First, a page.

New life after burnt arms

There is access to good health care in only a few countries in the world. Due to the lack of social systems, the level of care is extremely dependent on the wealth of individuals. This is exacerbated by wars and disasters.

This was also the case for little Akram. Like thousands of others, he fled with his family to Pakistan as a young boy to escape the war in Afghanistan. None of these people wanted to leave their homeland, but they had little choice. The decades-long war robbed them of any perspective.

From an early age, it was normal for Akram to help earn money so that the family could eat, drink, live and survive. To this end, he searched a scrap yard for valuable metals that could be sold.

But instead of useful material to pull out of the trash, Akram grabbed a poorly insulated power cable. The voltage burned his arms so badly that they had to be amputated. It was a miracle at all that Akram survived this incident.

Later, the family, like millions of others, returned to Afghanistan with Akram, now eight years old, despite an uncertain situation.

Thanks to the International Red Cross, Akram received prostheses, a stroke of luck for him. Although these prostheses are very simple, they enable him to cope with daily life. Iranian photographer Majid Saeedi photographed Akram, drawing attention to his fate and thus to tragic consequences of this war.

Majid Saeedi: Akram with prostheses © Majid Saeedi/Getty Images

Michael Tummings: Implant, 2020 © Michael Tummings

Because of wars - or their terrible legacy such as landmines - people lose arms, hands, legs or feet. Far too often, they also lose their lives.

In addition, catastrophes and deformities from birth massively restrict the daily lives of those affected especially when there is a lack of medical care.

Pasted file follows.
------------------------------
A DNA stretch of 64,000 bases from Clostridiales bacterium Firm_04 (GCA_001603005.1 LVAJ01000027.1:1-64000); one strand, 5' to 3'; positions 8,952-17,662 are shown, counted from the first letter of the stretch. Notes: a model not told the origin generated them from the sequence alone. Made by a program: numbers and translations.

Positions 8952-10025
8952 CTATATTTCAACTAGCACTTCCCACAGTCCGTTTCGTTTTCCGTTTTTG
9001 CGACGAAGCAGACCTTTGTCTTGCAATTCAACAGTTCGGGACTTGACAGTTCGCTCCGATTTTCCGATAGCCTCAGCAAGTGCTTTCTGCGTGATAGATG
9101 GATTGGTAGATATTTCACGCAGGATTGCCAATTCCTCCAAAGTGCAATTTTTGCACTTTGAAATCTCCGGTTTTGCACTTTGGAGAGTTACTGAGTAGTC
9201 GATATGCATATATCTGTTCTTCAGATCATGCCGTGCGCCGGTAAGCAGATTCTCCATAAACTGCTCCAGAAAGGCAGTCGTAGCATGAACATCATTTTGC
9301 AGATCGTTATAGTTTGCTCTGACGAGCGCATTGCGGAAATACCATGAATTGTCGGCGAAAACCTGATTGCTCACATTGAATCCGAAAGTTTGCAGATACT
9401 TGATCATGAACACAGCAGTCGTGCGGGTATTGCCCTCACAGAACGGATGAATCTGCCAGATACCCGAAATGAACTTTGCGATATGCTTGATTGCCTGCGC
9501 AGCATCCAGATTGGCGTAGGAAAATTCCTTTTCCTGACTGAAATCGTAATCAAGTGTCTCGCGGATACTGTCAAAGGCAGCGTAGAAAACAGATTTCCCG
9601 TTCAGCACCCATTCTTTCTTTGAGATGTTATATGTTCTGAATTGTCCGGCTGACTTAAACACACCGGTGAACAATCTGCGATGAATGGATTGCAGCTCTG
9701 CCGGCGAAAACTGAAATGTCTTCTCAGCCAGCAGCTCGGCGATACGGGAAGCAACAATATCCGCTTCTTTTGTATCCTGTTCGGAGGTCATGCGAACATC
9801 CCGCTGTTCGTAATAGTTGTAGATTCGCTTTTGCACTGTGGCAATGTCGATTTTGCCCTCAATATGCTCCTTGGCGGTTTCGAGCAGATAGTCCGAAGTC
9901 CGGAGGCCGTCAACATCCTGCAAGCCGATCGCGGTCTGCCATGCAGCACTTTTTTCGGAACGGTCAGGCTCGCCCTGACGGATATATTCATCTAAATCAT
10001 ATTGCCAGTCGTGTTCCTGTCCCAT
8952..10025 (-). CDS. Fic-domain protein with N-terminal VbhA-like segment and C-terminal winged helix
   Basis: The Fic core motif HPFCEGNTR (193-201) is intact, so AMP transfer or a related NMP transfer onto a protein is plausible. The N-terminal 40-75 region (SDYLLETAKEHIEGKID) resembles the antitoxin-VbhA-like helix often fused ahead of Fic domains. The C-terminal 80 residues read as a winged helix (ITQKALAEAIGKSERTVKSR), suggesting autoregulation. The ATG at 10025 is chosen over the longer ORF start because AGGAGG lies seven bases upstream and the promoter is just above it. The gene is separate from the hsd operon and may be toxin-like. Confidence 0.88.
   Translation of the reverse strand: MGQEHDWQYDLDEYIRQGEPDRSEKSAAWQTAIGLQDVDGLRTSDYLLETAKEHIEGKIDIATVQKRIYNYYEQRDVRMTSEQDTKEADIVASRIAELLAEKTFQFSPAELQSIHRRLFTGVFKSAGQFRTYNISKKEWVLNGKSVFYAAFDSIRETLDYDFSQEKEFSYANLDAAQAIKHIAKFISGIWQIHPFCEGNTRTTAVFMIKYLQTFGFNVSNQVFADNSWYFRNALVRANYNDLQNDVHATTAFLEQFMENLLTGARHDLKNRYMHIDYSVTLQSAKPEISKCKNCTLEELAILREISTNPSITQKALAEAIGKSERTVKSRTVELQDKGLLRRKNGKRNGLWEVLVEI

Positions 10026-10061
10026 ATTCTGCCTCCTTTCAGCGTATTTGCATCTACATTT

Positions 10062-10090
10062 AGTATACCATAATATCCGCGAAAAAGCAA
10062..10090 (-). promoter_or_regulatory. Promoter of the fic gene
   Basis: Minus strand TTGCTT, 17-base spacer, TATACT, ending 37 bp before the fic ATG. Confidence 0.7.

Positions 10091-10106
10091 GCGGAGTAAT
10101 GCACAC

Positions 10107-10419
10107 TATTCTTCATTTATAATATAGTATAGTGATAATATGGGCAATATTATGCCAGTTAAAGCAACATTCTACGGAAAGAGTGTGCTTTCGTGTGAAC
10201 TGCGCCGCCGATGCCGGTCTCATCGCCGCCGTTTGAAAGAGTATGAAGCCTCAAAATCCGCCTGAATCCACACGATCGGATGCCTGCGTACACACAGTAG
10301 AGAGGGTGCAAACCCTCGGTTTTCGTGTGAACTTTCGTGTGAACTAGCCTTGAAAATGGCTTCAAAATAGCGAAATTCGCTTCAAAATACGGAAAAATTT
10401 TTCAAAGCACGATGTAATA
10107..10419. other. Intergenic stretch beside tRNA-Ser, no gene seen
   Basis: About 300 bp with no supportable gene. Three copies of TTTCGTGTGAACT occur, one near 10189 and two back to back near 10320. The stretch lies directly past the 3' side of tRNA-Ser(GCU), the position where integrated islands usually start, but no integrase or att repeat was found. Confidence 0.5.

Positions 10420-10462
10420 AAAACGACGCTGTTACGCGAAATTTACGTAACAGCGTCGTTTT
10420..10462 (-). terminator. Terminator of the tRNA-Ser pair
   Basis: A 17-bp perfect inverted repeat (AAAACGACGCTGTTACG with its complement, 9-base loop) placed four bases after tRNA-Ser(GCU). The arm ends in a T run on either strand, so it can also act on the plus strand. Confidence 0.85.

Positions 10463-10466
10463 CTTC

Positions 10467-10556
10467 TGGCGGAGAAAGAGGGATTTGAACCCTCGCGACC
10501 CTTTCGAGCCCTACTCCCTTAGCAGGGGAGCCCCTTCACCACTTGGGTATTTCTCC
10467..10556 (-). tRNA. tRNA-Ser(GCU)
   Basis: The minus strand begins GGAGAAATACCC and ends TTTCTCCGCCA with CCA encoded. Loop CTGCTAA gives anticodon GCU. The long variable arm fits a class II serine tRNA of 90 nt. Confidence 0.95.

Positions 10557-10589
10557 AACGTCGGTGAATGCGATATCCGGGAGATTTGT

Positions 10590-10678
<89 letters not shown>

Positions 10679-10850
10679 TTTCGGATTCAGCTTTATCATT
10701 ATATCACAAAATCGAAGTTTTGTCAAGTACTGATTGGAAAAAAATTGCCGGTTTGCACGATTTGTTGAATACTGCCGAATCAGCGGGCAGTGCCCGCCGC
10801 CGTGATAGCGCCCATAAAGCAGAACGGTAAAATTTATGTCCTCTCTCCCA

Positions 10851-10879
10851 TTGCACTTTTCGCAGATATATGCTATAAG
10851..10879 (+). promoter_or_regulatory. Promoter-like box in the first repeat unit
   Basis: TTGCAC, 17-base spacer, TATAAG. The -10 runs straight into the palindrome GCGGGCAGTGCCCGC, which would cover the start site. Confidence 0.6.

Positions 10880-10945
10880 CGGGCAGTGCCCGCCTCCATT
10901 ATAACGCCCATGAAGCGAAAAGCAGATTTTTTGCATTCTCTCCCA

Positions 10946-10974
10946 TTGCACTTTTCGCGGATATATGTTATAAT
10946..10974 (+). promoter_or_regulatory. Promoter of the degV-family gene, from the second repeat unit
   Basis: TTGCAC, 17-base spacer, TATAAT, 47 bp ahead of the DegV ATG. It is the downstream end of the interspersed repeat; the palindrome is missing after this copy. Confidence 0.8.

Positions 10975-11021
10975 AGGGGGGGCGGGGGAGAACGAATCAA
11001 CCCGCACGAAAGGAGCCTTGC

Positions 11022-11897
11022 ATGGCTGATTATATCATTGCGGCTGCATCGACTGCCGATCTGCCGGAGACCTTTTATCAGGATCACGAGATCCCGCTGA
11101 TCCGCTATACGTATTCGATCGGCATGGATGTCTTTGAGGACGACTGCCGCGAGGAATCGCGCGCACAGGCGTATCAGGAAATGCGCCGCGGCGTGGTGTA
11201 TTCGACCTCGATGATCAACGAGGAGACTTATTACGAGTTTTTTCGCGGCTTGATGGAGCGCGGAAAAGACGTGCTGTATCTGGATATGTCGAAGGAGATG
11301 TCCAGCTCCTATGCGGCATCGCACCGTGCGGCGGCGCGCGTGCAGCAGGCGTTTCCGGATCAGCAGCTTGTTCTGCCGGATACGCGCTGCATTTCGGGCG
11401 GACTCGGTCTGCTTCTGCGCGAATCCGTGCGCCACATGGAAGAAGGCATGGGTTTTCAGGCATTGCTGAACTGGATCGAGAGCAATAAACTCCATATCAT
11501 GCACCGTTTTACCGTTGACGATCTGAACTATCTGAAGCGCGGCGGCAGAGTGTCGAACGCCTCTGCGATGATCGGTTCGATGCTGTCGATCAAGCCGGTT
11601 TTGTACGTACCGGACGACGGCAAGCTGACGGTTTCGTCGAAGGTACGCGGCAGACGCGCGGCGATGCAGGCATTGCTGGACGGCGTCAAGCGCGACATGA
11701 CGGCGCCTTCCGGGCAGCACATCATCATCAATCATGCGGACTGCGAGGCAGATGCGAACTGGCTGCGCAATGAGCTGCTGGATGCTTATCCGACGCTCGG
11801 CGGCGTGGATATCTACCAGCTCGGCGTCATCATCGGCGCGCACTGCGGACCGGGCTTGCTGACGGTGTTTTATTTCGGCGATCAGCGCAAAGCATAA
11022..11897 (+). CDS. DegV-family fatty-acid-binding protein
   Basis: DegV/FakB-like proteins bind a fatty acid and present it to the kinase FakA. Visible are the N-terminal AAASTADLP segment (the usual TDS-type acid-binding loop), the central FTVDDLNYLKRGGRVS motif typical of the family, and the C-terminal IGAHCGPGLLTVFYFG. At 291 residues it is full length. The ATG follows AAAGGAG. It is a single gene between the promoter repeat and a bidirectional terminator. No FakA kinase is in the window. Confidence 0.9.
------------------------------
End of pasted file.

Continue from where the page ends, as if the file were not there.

To help with such a dramatic reduction in quality of life, high-quality medical care and medical-technical support are needed.

If you live in the "right" country, you have the chance of truly excellent things. For example, medical implants and prostheses that are almost "real". Like, for example, Professor Berthold Meyer, himself a psychologist and born without a left forearm, who even makes music as a DJ in his spare time with a high-end prosthesis.

Advances in medical technology have been making impressive progress for decades. As a affected person, having access to high-tech medicine is a privilege. Michael Tummings is one of those few photographers who are allowed to accompany medical professionals in renowned clinics around the world during operations. His photographs are an impressive document of medical and medical-technical possibilities in this world, which unfortunately only a smaller part of the world population can access.

The photographer was born in Tehran. Saeedi began taking photographs at the age of 16 and has since photographed humanitarian disasters in many countries. His photos have been published in magazines such as  The Times, Der Spiegel, Life, The Washington Post, The New York Times and Time Magazine Among others, Majid Saeedi received the 2nd prize of the UNICEF Award 2010, for which he also submitted this photo.

The photographer is a close observer with his camera. Whether he accompanies hunters on their hunts, documenting interventions in the natural, or works on other projects, his focus is almost always on observing key moments. In 2020, Tummings was given a once-in-a-lifetime opportunity: with appropriate stipulations, he was allowed to photograph surgeries in which high-tech implants help people regain the highest level of ability to cope with everyday life.